This paper examines the theme of complicity that preoccupies several Cambridge poets through an analysis of the poetic and metapoetic works of J.H. Prynne and Peter Riley. The acknowledgement of complicity in social, political, and economic injustices has been central for poets influenced by J.H. Prynne, and the resulting poetry, often difficult and alienating, nevertheless seeks to give lyric expression to the historical burden of being at the dispensing end of global violence. Using samples from Prynne’s early and late poetry (The White Stones, To Pollen), I argue that in spite of its tortured performance of complicity, the poetry also constantly explores ways in which a genuine freedom can be imagined from the inverted vantage of fallenness. Peter Riley’s work, on the other hand, consistently seeks an ethical position that also includes a real possibility of opting out of exploitative and violent historical tendencies: complicity here is emphatically within the ambit of volition. By juxtaposing these two major but very different figures from the Cambridge poetic circle, I shall suggest that their differences are mostly a matter of emphasis rather than of kind: in Prynne’s work, the dialectic of freedom and unfreedom remains unresolved into any reassuring synthesis; in Riley’s work, despite the more cautious approach to poetic freedom, the presentness of hope and vigilance favours freedom’s brief.

Keston Sutherland, University of Sussex.

Poetry and “monstrous accumulation”.

Marx begins his critique of political economy not simply with an analysis of the commodity, but with the judgment that modern societies are defined by its “monstrous accumulation.” This is more than just a figure of speech. What sort of accumulation is capable of monstrosity, and how might the analysis of the commodity-form depend on the judgment that its accumulation is monstrous? Is monstrous accumulation paradigmatic for capitalist economies of value? Materialist criticism since Benjamin has gone some way in explicating the meaning of reproducibility for art, but the meaning of accumulation for art remains obscure. This paper will investigate Marx’s judgment and its analytic potential for an account of contemporary poetry in particular, by experimentally reconceptualising the “irony” of echoic, mock citational, cleverly allusive, parodic and self-advertising uses of traditional poetic devices in recent British poetry as metacommunicative judgments about the availability of truth and beauty for an historically specific order of accumulation, the “monstrous accumulation” of capitalist societies. The paper will offer minutely close readings of some recent poetry in order not simply to propose a meaning for “monstrous accumulation” in large outline, but to track the beginnings and unfoldings of judgments about accumulation in their most intimate musical and prosodic apparitions. Its aim is to illuminate the specifically capitalist metastases of repetition in poetry, by showing how a cadence, rhyme or emphasis may be accumulated rather than simply reproduced, borrowed or echoed. The paper will conclude with some reflections on the possible significance of its analysis for any truly contemporary account of the moralism of verse technique.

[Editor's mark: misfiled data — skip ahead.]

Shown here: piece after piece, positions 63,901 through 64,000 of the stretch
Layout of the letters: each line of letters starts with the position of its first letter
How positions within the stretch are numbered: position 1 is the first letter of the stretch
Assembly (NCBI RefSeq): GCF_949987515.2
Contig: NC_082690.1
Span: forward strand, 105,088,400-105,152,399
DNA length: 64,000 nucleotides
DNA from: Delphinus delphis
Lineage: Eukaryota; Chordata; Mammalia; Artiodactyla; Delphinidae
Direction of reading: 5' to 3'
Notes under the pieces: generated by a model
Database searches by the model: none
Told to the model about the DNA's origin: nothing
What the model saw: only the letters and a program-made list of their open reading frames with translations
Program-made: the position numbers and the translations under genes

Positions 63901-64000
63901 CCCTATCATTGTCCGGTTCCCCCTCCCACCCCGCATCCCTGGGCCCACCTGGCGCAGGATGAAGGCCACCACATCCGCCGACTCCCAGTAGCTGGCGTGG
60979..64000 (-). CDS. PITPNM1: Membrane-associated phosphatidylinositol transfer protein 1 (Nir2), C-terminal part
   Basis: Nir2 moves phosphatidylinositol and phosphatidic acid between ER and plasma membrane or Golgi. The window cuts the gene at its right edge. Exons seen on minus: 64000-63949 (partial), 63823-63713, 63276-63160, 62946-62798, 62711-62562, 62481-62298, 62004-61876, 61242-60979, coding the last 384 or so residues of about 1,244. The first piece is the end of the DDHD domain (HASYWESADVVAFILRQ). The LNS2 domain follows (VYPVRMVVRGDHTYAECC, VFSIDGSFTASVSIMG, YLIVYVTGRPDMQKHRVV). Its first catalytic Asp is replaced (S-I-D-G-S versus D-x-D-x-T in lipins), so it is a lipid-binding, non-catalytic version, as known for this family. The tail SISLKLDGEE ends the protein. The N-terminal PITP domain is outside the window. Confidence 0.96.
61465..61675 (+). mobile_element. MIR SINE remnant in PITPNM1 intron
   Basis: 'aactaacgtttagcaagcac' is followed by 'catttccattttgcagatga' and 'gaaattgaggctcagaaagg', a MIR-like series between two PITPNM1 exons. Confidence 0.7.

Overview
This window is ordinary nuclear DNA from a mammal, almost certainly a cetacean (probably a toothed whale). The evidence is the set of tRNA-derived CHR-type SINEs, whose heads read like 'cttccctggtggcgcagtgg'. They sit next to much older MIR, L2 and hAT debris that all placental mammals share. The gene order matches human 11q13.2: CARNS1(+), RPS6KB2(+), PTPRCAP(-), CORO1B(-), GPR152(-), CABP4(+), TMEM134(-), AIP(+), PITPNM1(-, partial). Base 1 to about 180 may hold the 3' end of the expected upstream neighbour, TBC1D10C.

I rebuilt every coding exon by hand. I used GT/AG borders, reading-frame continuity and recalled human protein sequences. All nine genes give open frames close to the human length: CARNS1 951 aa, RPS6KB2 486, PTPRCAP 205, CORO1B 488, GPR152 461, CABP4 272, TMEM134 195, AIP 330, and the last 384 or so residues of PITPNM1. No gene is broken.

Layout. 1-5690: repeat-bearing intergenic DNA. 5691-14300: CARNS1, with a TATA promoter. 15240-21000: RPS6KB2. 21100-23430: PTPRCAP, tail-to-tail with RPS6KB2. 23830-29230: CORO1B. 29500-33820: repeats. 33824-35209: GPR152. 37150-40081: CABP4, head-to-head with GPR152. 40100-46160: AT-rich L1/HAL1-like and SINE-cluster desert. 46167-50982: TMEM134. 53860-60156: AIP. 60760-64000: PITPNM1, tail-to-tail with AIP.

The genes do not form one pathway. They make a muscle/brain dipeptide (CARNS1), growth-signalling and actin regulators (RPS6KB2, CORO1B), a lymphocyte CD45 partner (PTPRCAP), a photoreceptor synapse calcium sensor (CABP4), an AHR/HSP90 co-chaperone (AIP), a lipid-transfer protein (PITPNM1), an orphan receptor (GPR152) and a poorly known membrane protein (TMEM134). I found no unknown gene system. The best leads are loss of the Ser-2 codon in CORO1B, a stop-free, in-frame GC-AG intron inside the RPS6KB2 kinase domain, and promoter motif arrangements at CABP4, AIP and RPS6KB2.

Scott Thurston. University of Salford.

Talking Poetics: Dialogues In Innovative Poetry.

In 2009-10, I conducted a series of interviews with four innovative poets in Britain and the USA as an Arts and Humanities Research Council funded project. The poets were Andrea Brady, Caroline Bergvall, Jennifer Moxley and Karen Mac Cormack. The aim of the project was to identify key issues of concern for these writers, to explore their creative practice in detail, and to reflect on the interview as an occasion for articulating and developing poetics. During the course of these conversations, we touched upon many of the key topics of the conference: the position of women’s writing, engagements with literary history, the materiality of texts and bodies, and the role of performance. In addition to this, our actual meetings also constituted an exploration of the relation between various national identities – British, North American, Canadian, French-Norwegian – and their entangled cultural affiliations.

As co-editor of the first UK academic journal to be devoted to innovative poetry: the Journal of British and Irish Innovative Poetry, and as author of a recent article which presented ‘Innovative Poetry in Britain Today’ by reading the work of Bergvall and Brady alongside that of Robert Sheppard, I am committed to assessing the usefulness of the term ‘innovative’ in relation to these poetries – a term discussed at length in the interviews.

My proposal for ‘Legacies of Modernism’ is to present the key findings of this project as a means of surveying a variety of positions in contemporary British poetry (and beyond), and to focus in particular on the discussions around poetic innovation – its poetics and its politics.